Each year, the Thomas More College of Liberal Arts’s Center for Faith and Culture, based in Oxford, England, hosts the three week “Catholic Culture of the British Isles Programme.” This program enables Thomas More College students to conduct graduate level work examining the history, literature, and spirituality of Catholic Britain from its flowering in the late Middle Ages through the period of destruction and persecution, and into its refulgence in the modern age.
Recent Thomas More College graduate Aja Cowhig reflects upon her journey in the words below:
Flying over the Atlantic Ocean on the night of Wednesday, July 29, 2011, I reflect upon the wise advice of Joe Rudolph who participated in Thomas More College’s Oxford Program last summer. He said, “Let the spiritual, academic, and cultural aspects of the journey bleed together. Make this trip a pilgrimage”. Joe’s words call to mind the hope Pope Benedict expressed earlier this year, namely, that summer travels be
profitable [occasions] for cultural contacts, for prolonged moments of prayer and of contemplation in contact with nature or in monasteries and religious structures. . . Those who experience this spiritual repose know how useful it is not to reduce vacations to mere relaxation and amusement.
These rather profound reflections are quickly interrupted by Mary Monaghan, a dear friend, who occupies the seat next to me on the plane. The eight hour flight passes quickly with conversation, laughter, a few sketches of snoozing plane passengers, and even the composition of a poem to describe the amusing spectacle. Friday finds us reading aloud G.K. Chesterton’s work, The Ballad of the White Horse, in a pub the author no doubt visited himself. That same evening, we listen to distinguished scholars discuss the work. Only a couple days later, we journeyed into the countryside to see the White Horse—a three thousand year old figure of a horse, 374 feet long, drawn into the hillside with a white chalky soil.
Chesterton’s ballad was published in 1911 and was meant to be a kind of epic for the English people. King Alfred, the central and Christ-like hero, is loosely based on the historical figure. Chesterton, however, found legend more useful than history for his purpose of reminding the English people of their Christian heritage. In the beginning of the ballad, King Alfred is a defeated king who must gather together men and unite them in a fight against the pagan Danes. Until the last minute it seems a hopeless cause, but in the end his army rises up over their enemies and is victorious. It is a victory of civilization over barbarism, of Christianity over paganism, of good over evil. The victory is celebrated, and in a sense immortalized, by the restoring of the image of the White Horse which some have said symbolizes the soul of England.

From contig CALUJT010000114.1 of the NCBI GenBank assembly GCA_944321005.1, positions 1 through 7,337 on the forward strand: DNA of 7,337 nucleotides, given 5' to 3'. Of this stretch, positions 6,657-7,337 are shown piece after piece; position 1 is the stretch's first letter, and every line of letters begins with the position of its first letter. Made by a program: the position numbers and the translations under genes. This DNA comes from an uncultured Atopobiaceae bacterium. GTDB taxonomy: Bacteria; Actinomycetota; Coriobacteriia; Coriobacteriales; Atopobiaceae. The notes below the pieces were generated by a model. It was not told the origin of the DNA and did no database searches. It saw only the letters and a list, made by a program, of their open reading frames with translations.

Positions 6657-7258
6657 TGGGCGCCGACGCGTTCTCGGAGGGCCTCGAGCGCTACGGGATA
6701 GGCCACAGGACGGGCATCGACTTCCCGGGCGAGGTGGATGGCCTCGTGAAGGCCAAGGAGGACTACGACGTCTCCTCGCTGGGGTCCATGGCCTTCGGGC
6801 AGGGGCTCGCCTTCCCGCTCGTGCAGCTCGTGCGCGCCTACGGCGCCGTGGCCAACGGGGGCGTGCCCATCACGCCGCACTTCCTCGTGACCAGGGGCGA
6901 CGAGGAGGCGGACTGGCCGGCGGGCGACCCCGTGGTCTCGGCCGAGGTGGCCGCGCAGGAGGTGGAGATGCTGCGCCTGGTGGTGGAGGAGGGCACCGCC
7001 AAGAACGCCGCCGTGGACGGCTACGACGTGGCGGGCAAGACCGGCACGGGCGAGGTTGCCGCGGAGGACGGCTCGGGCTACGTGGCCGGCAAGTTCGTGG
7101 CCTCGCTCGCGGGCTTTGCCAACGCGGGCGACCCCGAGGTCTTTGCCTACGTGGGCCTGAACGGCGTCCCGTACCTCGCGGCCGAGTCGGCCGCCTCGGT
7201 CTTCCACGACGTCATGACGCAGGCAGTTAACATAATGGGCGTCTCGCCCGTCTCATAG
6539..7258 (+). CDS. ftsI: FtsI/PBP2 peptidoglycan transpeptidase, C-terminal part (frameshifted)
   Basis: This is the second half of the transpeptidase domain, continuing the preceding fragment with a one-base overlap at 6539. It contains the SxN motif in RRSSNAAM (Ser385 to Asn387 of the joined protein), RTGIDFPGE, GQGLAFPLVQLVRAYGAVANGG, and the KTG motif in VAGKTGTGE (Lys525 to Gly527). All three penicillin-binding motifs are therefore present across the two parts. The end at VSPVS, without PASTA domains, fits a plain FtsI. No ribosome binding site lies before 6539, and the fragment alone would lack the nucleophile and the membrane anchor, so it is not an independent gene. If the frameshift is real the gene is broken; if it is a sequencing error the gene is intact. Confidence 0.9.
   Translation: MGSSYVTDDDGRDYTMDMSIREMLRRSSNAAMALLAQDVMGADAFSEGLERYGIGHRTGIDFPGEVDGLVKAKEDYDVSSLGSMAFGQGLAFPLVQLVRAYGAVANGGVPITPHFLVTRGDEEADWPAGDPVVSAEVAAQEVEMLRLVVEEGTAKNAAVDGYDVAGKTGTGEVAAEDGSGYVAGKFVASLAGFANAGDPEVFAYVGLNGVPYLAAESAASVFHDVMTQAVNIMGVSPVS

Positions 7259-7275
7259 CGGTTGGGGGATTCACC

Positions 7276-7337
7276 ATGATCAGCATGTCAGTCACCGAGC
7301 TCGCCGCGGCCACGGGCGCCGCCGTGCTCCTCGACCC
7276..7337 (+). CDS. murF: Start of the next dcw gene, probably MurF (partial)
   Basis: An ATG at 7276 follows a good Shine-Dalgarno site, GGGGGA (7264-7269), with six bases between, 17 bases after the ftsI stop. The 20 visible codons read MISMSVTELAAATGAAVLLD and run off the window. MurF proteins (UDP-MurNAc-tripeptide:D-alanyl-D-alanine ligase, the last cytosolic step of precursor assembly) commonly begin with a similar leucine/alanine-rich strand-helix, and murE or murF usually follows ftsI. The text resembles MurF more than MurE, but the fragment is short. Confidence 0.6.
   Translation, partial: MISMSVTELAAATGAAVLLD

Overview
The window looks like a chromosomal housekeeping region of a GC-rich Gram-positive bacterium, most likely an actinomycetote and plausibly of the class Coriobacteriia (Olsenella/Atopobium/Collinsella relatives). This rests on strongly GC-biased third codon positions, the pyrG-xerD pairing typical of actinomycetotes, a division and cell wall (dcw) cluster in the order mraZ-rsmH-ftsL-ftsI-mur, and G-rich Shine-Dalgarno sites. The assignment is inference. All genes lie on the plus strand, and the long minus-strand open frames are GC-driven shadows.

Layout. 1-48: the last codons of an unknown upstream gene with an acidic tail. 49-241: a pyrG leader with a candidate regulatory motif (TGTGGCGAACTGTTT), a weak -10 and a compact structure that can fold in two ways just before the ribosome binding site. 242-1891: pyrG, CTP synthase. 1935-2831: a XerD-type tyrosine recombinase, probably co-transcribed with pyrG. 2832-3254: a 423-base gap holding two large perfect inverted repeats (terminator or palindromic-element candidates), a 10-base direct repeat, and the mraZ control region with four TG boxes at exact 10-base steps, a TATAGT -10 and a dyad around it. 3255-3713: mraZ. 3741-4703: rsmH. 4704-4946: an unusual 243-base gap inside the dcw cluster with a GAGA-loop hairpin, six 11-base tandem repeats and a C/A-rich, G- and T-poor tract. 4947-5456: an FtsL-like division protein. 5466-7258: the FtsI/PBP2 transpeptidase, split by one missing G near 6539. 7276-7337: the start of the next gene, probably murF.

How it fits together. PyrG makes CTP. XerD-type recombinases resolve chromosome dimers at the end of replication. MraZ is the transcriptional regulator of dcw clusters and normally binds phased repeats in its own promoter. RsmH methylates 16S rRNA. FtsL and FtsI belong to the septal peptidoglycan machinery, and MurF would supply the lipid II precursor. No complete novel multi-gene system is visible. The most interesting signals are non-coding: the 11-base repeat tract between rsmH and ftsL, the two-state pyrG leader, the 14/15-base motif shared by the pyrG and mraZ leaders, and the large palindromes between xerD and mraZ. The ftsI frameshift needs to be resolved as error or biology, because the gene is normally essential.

Directly after finishing the ballad, we cross St. Giles Street to St. Bennett’s Hall for the conference. You may be surprised at just how exciting crossing a busy street is when the cars are on the opposite side as you expect. A panel of English, Canadian, and American scholars discuss the work as Dale Alquist, the popular American Chestertonian, chuckles away and squirms in his seat next to us. He is clearly itching to contribute to the conversation about his favorite author. As a recent graduate, I was thrilled by the little taste of academia. Some lovers of learning are able to continue studying for the entirety of their lives. They read, write, and discuss with even greater fervor than the undergraduate who has just glimpsed a glimmer of the glory of learning.
On Sunday, we board a bus along with our peers and several students from Seton Hall University in New Jersey. While driving from place to place, Dr. Brian Sudlow gives a history lecture and he begins, “The title of this lecture is From Christians to Secularist: a Thousand Years of English History, but please remember this is walking history.” In other words, as we learn about the White Horse we are looking at it, as we learn about the famous Cathedral of Worcester we are standing within it, as we learn about the sad ruins of the Cathedral of Saint James, we are touching the old and broken stones. The history suddenly takes on flesh and blood.
It is only a few days since we have arrived in Oxford, and already we have been introduced to a new work of literature, we have heard distinguished academics discuss it, and we have seen for ourselves the famous image central to the work, namely, the White Horse. This is only the beginning of what is evidently going to be an academically and culturally enriching experience.
On Wednesday, July 6, 2011, Professor Caldecott guides us to Littlemore, the once home of Blessed John Henry Newman. It is a short journey from Oxford and the route actually follows some of Newman’s daily walk. Littlemore is now a convent, but the nuns kindly allow us to look at Newman’s simple bedroom and the assortment of his belongings they have collected. Knowing that Newman attended Oxford himself and is well on his way to being canonized, it is a truly moving experience for us to tangibly encounter his memory.